Grace Hopper, BoA
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Busting Through Ceilings: Exhibit Control and Orbus helped Bank of America reach for the sky

by Emily Olson with additional reporting by Christy DiGiambattista; photos by Exposures Ltd. 

The Bank of America Booth at the Grace Hopper Celebration, a recruiting show devoted to advancing careers of women in tech, took up an impressive amount of space. Its footprint certainly made it eye-catching, but what truly made it a show stopper was how far it went up. And up and up! 

“In the past, we weren’t allowed to do multi-level booths at this event,” explains CJ Stegner, vice president of business development at Exhibit Control. “But this year, they allowed us to create a multi-level booth, and it was an exciting challenge to figure out how to engage attendees at each level.” 

Building a booth of this size isn’t easy, and Stegner says Exhibit Control couldn’t have pulled it off without the support of Orbus. Stegner explains: “We design the booths and partner with a vendor we think will provide the most benefit to our client. And Orbus has been one of our greatest partners.”

Natalie Whited, Orbus vice president of marketing, concurs that the two organizations have a strong partnership. “Orbus works to bring Exhibit Control’s rendering to reality, and our solid relationship ensures we’re realizing the vision within the scope of work,” she says. 

“If we do something that’s kind of out there,” Stegner says, “we’ll rely on Orbus to do the installation.” 

And this booth was certainly out there, from top to bottom. The top level was reserved as a recruiting space for Girls Who Code, an organization devoted to encouraging women to enter the male-dominated field of coding. The second level, the Be a Game Changer tier, is where Bank of America executives met with career seekers. And the lower level brought a little magic into the booth. 

Bank of America gave some job seekers the opportunity to visit Universal Studio’s Harry Potter World while they were in Orlando for the show, so the company decided to pull some Harry Potter elements into their booth. “We took Harry Potter’s room under the stairs and turned it into a high-tech giveaway room,” says Stegner. “The area had this blue glow effect. A screen picked up body motion and created a galactic effect, and people could graffiti anywhere they wanted to. It was a recruiting event, so people would write why they should be hired. People were really captured by the environment.”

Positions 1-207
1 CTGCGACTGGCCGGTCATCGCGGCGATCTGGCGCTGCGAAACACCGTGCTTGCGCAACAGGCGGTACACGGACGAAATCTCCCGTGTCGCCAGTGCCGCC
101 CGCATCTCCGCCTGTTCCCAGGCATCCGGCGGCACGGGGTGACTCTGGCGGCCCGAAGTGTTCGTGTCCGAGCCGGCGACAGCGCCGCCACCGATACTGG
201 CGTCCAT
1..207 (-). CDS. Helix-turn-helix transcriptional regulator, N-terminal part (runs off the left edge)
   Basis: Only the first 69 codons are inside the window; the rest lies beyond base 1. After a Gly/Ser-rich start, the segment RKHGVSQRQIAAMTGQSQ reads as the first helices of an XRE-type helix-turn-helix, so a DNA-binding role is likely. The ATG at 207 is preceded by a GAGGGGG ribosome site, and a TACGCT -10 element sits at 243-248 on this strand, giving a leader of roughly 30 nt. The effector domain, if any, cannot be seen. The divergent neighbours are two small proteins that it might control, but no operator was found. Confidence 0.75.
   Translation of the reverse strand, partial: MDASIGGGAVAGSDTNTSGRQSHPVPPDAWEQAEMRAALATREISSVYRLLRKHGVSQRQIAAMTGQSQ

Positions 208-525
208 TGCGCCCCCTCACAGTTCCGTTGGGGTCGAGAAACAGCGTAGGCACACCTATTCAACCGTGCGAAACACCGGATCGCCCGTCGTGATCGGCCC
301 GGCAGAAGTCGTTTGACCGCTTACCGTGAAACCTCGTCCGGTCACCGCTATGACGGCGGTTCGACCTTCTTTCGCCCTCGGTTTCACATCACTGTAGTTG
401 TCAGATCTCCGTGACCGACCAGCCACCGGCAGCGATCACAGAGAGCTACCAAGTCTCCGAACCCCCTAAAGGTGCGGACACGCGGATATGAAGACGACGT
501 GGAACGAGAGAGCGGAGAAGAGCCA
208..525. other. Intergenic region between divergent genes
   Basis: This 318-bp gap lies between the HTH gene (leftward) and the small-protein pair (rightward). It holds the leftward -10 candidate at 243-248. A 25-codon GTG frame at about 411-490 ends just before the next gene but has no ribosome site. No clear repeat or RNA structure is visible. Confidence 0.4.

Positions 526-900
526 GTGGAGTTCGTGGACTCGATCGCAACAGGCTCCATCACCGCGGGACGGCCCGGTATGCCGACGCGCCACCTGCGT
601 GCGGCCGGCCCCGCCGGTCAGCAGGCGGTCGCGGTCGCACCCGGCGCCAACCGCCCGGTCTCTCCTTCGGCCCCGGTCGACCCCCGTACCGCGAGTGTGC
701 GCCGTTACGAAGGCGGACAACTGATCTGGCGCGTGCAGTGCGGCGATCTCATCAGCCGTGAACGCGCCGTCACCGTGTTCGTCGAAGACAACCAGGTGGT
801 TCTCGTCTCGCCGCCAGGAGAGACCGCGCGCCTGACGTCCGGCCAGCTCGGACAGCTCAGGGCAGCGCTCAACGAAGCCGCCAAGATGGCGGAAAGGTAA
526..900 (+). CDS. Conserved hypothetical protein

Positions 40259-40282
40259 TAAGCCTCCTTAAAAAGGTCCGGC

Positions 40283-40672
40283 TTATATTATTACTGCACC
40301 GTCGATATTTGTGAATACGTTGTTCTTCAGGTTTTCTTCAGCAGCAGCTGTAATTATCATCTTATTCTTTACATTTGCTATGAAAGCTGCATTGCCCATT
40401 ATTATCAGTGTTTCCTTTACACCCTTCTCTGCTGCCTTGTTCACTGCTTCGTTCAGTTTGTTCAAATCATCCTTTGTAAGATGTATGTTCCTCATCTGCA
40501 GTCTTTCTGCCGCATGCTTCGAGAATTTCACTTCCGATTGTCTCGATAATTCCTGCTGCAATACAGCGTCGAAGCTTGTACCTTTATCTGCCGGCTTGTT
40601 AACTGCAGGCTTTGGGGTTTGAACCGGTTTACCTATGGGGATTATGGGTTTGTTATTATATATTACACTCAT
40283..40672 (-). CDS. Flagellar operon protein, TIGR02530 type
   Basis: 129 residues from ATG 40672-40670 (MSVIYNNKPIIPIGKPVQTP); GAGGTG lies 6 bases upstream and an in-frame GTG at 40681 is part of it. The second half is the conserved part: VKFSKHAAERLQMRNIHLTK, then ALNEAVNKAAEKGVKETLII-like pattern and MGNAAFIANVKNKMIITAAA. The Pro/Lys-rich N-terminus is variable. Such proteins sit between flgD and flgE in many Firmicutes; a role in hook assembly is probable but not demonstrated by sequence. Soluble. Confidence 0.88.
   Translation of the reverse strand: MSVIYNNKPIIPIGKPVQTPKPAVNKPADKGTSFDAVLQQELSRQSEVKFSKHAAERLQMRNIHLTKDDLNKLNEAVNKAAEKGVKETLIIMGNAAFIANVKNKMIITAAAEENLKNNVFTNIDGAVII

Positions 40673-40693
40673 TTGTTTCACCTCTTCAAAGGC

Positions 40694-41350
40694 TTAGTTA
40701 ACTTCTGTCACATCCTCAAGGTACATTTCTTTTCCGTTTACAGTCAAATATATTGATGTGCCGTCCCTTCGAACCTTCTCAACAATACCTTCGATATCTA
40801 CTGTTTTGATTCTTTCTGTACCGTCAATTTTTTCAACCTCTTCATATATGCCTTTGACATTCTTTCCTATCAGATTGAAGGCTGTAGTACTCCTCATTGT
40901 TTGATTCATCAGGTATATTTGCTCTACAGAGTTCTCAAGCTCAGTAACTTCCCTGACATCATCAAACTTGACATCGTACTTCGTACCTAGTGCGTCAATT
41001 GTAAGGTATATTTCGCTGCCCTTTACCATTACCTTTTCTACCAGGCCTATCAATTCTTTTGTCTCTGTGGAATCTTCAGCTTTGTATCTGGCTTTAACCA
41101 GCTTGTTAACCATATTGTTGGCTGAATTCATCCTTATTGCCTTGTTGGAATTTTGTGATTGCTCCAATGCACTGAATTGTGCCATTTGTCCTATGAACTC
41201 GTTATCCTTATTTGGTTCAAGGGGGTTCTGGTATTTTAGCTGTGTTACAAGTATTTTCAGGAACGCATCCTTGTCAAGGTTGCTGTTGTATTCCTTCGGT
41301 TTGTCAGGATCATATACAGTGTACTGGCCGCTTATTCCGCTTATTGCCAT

Another impressive element of the booth was all the greenery that added some warmth to the modern white and steel design. “Those were all real plants rented from a local woman-owned nursery. And those trees were 10 feet tall!” Stegner says. “I prefer using real plants over plastic ones because they look better and they’re better for the environment. A goal of mine is to have environmentally sustainable designs.” He says that’s one of the reasons his organization enjoys partnering with Orbus. 

“We recycle 80 percent of our waste every year—metal, aluminum, electronics and graphics,” says Whited, an impressive figure that proves the company’s commitment to change practices for which the industry is often criticized.

Stegner and Whited agree that their favorite part of the booth was the multi-level concept. “It was a powerful space,” Stegner says. “Being able to look down on the exhibit hall and see everyone coming together on the show floor was a singular experience.”

Whited had a similar sense. “I stood on that top deck on the shop floor and enjoyed the perspective it provided,” she explains, although her bird’s eye view was different from Stegner’s. “There are so many levels of talent that go into building an exhibit like this—from woodworkers to welders to sewers—and it’s exciting to see all of them congregate and engage in a tradeshow environment. It’s important for economic growth across the board, and I’m glad to be part of it.” 

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